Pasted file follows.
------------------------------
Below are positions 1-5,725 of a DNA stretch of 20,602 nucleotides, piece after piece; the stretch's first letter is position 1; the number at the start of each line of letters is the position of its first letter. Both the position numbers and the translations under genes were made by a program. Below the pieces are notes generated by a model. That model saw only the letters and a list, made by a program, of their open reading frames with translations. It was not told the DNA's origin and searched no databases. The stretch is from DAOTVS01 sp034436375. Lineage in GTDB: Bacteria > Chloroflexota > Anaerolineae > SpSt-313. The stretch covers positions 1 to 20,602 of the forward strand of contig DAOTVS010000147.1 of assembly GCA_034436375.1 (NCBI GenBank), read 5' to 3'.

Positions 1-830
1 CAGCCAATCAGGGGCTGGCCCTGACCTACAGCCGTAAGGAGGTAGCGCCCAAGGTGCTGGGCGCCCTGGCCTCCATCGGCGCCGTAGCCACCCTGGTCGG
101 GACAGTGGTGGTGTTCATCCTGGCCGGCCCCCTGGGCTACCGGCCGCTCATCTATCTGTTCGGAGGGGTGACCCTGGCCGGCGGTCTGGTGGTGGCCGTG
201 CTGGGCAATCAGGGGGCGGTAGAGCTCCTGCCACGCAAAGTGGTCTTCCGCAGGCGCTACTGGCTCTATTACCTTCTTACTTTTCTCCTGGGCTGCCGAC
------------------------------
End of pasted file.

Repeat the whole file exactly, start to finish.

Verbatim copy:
Below are positions 1-5,725 of a DNA stretch of 20,602 nucleotides, piece after piece; the stretch's first letter is position 1; the number at the start of each line of letters is the position of its first letter. Both the position numbers and the translations under genes were made by a program. Below the pieces are notes generated by a model. That model saw only the letters and a list, made by a program, of their open reading frames with translations. It was not told the DNA's origin and searched no databases. The stretch is from DAOTVS01 sp034436375. Lineage in GTDB: Bacteria > Chloroflexota > Anaerolineae > SpSt-313. The stretch covers positions 1 to 20,602 of the forward strand of contig DAOTVS010000147.1 of assembly GCA_034436375.1 (NCBI GenBank), read 5' to 3'.

Positions 1-830
1 CAGCCAATCAGGGGCTGGCCCTGACCTACAGCCGTAAGGAGGTAGCGCCCAAGGTGCTGGGCGCCCTGGCCTCCATCGGCGCCGTAGCCACCCTGGTCGG
101 GACAGTGGTGGTGTTCATCCTGGCCGGCCCCCTGGGCTACCGGCCGCTCATCTATCTGTTCGGAGGGGTGACCCTGGCCGGCGGTCTGGTGGTGGCCGTG
201 CTGGGCAATCAGGGGGCGGTAGAGCTCCTGCCACGCAAAGTGGTCTTCCGCAGGCGCTACTGGCTCTATTACCTTCTTACTTTTCTCCTGGGCTGCCGAC